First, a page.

On Monday I wrote:
>A Sparc 1+ attempts to boot, but part way through the loading
>of vmunix (the spinning wheel appears, and the 'NNNNNN+XXXXX+
>YYYYY' shows), it crashes with a "watchdog reset: instruction
>access exception". There is a clearly visible "blip" to the
>workstation monitor just as this happens.
>This is after the memory self-test has (apparently)
>passed. However, after the failed boot, running 'test-memory'
>from the boot prom results in another watchdog reset and
>the error "memory address not aligned." There is, however,
>no reference to any slot number to indicate which SIMM might
>Powering off the system and restarting it, I can interrupt the
>startup self-test with L1-A and then run 'test-memory'
>from the boot prom, with no errors shown. Attempting
>to boot results in the same failure as above, after which
>'test-memory' again reports the alignment error.
>There are two questions: (1) is the boot error shown above
>an indication of a memory problem or something else? and
>(2) if this is an indication of a bad SIMM, how to identify
>And, of course, the real question is what to do now? Thanks.
First, thanks to all who responded (and to any others whose
responses come in after I send this):
email@example.com (Adam Shostack)
Dale Houston <firstname.lastname@example.org>
trdlnk!mike@uunet.UU.NET (Michael Sullivan)
Ted Walsky <email@example.com>
firstname.lastname@example.org (Kevin Heagney)
Gary Marazita (Melbourne Aust. Eng. ) <GAM.GARY@MELPN1.Prime.COM>
Several people suggested that this might not be a memory problem at
all, but rather a corrupted kernel. While this turned out not to be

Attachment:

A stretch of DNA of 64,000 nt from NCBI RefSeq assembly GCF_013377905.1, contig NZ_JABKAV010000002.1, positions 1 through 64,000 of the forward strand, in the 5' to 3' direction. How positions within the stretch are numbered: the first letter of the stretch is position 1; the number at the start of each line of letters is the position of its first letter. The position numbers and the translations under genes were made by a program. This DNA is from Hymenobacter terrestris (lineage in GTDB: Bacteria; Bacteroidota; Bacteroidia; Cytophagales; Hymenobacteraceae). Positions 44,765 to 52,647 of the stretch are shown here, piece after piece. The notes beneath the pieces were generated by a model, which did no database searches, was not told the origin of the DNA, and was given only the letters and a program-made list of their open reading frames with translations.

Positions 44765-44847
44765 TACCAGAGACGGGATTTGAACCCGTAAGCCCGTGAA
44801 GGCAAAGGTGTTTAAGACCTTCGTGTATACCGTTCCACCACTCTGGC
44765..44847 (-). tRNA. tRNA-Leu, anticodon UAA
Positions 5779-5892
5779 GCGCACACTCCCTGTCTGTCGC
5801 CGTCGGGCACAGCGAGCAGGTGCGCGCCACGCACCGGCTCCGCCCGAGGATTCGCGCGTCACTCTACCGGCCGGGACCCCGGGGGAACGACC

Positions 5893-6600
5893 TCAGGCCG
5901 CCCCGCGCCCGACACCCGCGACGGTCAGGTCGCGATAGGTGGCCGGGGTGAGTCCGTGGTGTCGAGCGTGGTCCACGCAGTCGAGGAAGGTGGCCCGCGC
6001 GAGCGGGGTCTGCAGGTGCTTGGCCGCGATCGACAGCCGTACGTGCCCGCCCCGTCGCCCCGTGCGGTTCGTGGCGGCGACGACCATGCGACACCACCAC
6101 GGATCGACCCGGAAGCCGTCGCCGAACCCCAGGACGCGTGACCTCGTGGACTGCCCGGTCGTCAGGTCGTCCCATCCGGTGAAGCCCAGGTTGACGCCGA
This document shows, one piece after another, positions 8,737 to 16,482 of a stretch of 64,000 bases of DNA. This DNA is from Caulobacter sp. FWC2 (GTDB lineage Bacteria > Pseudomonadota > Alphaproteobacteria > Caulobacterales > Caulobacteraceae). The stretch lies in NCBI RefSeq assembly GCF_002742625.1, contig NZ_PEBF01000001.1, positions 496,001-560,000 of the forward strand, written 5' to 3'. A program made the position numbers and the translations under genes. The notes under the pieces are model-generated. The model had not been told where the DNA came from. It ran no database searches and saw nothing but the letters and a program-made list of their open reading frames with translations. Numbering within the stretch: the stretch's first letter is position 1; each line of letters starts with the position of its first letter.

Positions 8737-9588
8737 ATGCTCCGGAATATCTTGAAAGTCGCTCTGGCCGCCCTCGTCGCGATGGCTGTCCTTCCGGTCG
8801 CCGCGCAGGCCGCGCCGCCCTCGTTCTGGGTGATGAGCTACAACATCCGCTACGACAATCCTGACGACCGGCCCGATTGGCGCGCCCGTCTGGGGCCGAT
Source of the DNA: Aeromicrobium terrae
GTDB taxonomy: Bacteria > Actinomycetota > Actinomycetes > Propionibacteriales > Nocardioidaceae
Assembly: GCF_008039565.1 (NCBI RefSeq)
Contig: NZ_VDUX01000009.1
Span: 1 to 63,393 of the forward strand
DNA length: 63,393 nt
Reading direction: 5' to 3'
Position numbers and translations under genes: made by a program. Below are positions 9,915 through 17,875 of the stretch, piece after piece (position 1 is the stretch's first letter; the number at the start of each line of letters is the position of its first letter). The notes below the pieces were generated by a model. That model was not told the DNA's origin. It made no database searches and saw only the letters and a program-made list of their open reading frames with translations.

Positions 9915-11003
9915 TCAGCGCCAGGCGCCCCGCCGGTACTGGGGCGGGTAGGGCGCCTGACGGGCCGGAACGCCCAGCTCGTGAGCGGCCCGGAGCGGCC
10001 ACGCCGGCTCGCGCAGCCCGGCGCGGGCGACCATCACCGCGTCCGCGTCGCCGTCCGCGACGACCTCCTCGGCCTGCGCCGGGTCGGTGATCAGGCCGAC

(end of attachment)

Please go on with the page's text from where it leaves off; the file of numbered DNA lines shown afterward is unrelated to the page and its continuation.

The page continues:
the case here, the suggestion to boot another kernel (some
suggest the miniroot from CD-ROM or tape) is a good one. This can
rule out the kernel as the problem.
Adam provided a good description of a systematic means of swapping
and testing SIMMS worth repeating:
>Binary swapping refers to yanking out 1/2 of the suspect
>components, and moving them. If the problem moves, move 1/2 the moved
>components back. This allows you to quickly narrow down the source of
In fact, I managed to find the bad SIMM using this method.
With respect to the confusing behavior of the system memory
test, Michael noted:
>My understanding (based on a call to Sun Tech Support several years
>ago) is that the SPARCstation 1's memory test doesn't work properly
>after a boot has been attempted; it has something to do with it
>expecting the caching and/or memory management unit to be in the
>initial state, rather than the configuration which the boot program and
>SunOS put it.
Kevin passed along a list of Patch ID's related to watchdog
resets, none of which are relevant to my situation, but might be
to someone else's:
100232-01 SunOS 4.1.1: Sparcstation 2 crashes or watchdog resets
100017-01 Breakpoints in kadb cause watchdog resets
100319-04 SunOS 4.1.1 Watchdog Reset in Sun4-490 FDDI->Ethernet router
Dale suggested a video problem, which considering the video 'blip'
I reported in my original post, I pursued by swapping both
frame buffer and monitor. Neither helped here, but it was something
else to try.
-- Tim Evans | E.I. du Pont de Nemours & Co. email@example.com | Experimental Station (302) 695-9353/7395 | P.O. Box 80357 EVANSTK AT A1 AT ESVAX | Wilmington, Delaware 19880-0357
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